start up. So the problem The Way We Were this is It's hard for Founder's to raise money without knowing someone and venture-capital set the time. It was started. You basically had to be an inside her house. The only way you can soar to get money and that's never stopped and the solution that basically program came up with is like investing companies through an open application. You don't need to know anyone. You just tell us your idea. Tell us a bit about yourself. That should be enough for you to get funding. Now there's a bunch of unpaired bandages

that why she had number one of the founders of pretty incredible. So Paul Graham had a textbook on lisp RTM like wrote the very first worm. He's like amazing programmer and they had built and sold the first SAS company of those be a web to Yahoo. So they were kind of expert type of evaluating technology and also understanding kind of starts in that whole process. The market basically believe that future billion dollar companies will be technology companies will be powered by software and the wonderful thing about

that companies, especially at that time was more so I was making it cheaper and cheaper for software companies to be started and they said they needed a whole lot less money and he could make a lot more about that than the product. So basically, you know, They pay the founders the come for 3 months to get some advice. They work on their product for Roosevelt small amount of money. And then at the end of the time instead of working space they work from their own home and then they pitch to a bunch of different. Investors and idea was like that would be so

valuable to a potential founder who had no connection that it would attract a lot of really great mines or a lot of people who are hungry to get into the space. Acquisition realize this is like PG was able to build up YC and attract the right talent because Kitty huge reach your audience when he got started got written that textbook. Yes, but he also brought all these popular online essays and had a large audience of his Target users hackers. Tacoma to buy with this product and you can acquire them relatively cheaply just by making website and

letting it be known. And then the last one is something he didn't even realize when he started YC. And that is that as the white seal online that work crew it got more powerful and more valuable over time. The results are funded mm companies 4000 Founders did the CEOs of some the biggest companies in the world. They are over 15 companies worth a billion dollar over a billion dollars does 93 companies with over a hundred million dollars and our total market capitalization is over a hundred billion dollars. Are you one more example with you guys? So

goofy. This is my startup and it's an online form and Survey Builder answer for us. It was basically a website needs to collect some kind of data at some point, but you need to know How to code or higher programmer to be able to do it and so the solution was to build something that what they see is what they got like basically a drag-and-drop visual editor and that any non-technical person sort of create and then if we did that it would solve that sort of specific problem. So very quickly the market it's kind of ridiculous. Like we were ass in the early days calculate art and what it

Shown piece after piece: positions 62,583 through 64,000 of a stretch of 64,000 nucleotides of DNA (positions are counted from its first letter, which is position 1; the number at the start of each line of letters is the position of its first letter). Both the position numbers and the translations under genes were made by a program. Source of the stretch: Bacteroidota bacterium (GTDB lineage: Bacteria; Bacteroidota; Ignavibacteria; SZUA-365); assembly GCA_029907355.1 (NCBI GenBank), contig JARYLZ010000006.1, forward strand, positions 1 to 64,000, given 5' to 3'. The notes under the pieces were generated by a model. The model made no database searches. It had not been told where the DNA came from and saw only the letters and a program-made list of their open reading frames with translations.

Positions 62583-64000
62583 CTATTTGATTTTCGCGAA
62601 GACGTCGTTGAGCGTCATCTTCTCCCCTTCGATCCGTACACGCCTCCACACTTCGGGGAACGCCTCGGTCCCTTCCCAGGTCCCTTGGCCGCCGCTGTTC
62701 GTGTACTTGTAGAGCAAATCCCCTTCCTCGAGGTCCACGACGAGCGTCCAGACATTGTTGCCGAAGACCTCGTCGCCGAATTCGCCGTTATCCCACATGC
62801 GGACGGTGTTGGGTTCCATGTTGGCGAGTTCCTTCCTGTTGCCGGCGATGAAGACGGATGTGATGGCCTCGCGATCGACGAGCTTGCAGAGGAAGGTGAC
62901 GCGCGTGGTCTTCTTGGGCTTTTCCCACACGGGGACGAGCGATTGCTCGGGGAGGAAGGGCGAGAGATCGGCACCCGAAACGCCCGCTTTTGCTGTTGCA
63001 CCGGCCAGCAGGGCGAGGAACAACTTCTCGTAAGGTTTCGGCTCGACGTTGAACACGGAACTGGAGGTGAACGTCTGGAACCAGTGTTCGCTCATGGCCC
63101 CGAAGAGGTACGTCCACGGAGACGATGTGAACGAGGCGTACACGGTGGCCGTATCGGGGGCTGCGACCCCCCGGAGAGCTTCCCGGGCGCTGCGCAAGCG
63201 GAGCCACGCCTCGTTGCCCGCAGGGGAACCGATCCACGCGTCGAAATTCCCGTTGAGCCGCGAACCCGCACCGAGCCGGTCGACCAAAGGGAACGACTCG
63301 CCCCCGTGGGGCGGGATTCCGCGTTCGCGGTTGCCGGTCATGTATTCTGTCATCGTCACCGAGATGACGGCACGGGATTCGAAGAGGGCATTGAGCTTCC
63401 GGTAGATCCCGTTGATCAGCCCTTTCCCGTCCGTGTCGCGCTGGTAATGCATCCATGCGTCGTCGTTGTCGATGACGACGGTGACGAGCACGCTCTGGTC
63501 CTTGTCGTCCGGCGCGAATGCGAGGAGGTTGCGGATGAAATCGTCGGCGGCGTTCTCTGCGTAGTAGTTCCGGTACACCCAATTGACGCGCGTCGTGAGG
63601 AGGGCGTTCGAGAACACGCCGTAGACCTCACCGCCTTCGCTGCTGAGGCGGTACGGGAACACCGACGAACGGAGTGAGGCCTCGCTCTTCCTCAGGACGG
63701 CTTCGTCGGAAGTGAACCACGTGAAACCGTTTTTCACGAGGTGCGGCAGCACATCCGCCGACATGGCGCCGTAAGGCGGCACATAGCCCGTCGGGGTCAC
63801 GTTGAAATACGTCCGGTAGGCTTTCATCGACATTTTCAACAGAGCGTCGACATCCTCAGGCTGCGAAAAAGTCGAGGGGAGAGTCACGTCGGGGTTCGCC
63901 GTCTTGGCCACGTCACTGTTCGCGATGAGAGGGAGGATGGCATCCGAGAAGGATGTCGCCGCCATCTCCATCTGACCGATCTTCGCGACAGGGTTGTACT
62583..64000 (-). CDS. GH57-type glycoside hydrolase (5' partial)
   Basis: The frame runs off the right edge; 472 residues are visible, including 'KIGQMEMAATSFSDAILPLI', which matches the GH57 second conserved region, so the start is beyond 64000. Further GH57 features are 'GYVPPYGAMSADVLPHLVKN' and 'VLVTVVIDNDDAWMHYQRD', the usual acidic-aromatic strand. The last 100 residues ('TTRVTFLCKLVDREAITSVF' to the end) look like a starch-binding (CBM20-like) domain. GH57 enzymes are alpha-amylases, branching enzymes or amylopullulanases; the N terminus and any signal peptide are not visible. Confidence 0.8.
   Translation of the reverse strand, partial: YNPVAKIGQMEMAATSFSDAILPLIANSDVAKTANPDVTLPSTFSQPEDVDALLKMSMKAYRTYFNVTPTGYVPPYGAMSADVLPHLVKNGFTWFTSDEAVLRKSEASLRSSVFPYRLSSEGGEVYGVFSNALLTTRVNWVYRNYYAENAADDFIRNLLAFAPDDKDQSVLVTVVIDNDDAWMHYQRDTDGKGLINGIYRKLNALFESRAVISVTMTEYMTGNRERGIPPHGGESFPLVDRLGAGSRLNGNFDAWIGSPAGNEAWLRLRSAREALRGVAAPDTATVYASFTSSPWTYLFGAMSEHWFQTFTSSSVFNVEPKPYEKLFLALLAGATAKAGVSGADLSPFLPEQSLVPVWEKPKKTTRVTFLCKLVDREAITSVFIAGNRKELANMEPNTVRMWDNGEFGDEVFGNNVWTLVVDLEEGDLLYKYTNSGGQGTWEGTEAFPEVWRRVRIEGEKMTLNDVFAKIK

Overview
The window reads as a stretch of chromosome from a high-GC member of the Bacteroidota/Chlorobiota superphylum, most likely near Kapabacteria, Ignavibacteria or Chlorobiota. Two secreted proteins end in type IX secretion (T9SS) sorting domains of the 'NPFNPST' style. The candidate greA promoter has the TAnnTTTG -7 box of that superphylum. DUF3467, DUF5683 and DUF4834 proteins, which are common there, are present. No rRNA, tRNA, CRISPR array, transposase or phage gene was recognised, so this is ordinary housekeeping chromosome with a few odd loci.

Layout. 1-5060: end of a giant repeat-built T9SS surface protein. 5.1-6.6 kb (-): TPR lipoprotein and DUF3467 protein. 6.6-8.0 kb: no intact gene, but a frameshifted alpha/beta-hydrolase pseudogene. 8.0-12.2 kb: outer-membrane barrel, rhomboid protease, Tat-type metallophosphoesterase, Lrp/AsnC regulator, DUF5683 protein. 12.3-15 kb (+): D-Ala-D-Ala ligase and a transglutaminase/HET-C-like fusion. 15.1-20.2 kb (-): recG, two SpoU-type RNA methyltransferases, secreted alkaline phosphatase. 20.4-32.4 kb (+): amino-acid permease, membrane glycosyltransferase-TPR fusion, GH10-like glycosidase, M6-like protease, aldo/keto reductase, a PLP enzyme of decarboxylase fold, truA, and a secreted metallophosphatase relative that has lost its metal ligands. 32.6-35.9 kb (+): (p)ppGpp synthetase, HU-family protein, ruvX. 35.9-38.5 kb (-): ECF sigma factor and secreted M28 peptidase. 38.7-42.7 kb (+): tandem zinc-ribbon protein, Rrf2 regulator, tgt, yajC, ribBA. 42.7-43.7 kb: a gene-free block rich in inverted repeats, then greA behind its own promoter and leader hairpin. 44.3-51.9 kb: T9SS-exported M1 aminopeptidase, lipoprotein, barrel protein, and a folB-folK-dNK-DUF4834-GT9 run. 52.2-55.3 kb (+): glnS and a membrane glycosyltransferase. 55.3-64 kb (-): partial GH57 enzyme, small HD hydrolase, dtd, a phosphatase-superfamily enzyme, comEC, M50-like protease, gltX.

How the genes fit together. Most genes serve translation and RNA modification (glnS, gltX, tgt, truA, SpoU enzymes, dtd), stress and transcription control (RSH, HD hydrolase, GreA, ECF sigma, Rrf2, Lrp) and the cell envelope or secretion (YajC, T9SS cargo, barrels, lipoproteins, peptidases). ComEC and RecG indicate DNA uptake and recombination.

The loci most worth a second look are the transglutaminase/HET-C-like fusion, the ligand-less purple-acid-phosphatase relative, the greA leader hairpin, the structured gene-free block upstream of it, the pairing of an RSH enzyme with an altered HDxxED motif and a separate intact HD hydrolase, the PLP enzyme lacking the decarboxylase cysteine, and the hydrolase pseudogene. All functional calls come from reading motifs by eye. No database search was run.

was like everywhere else that needs to I don't really understand like what was that doesn't need a form eventually. I got a lot of circle really really quickly our product with easy shown to be 10x faster and against the direct competition with other builders because it was so much passion to do the dragon dropping and Visually see and then I'll usually 100 x faster than like a lot of traditional routes for very custom forms for hiring a programmer and very cheaper because we had this premium model. That also lets you an acquisition unfair advantage and so we actually had started

off with building a Blog and building an audience as well. Start off with $100,000 / subscribe to a Blog we launched at the damn building up that audience for a year and that's actually what we applied. Do I see where there's like we had built up this audience. We have proved that all these other things are like in place and then part of the other acquisition models that you can embed these forms on people's website and then our users basically spread our form and software for us as a result. We never had that hire any sales people their results are part of his youth by every

industry market and vertical you can imagine the cons of super large companies and we did this with a relatively small amount of team when we were acquired. We're weird outlier to make sure all the other Acquisitions the average company, where is only raises like 25 million dollars before an exit and this is the average return to Peru Foo. 118000 for the whole life of the company and our returns over three thousand percent. Okay, so in the end is very simple exercise with super and lightning went to actually go through it and to try to figure out that narrative in story.

So I turned it back to you go through and try to answer those questions about problem solution your unfair Advantage figure out where are my holes. Do I have one and then the question becomes? Oh, what do I need to prove? What do I need to work on to make that happen? Your startup idea is a hypothesis about why you're going to grow quickly. Brighten next lecture where to talk about the first ways. We tried to prove it out to basically test our hunches and that is by talking to users.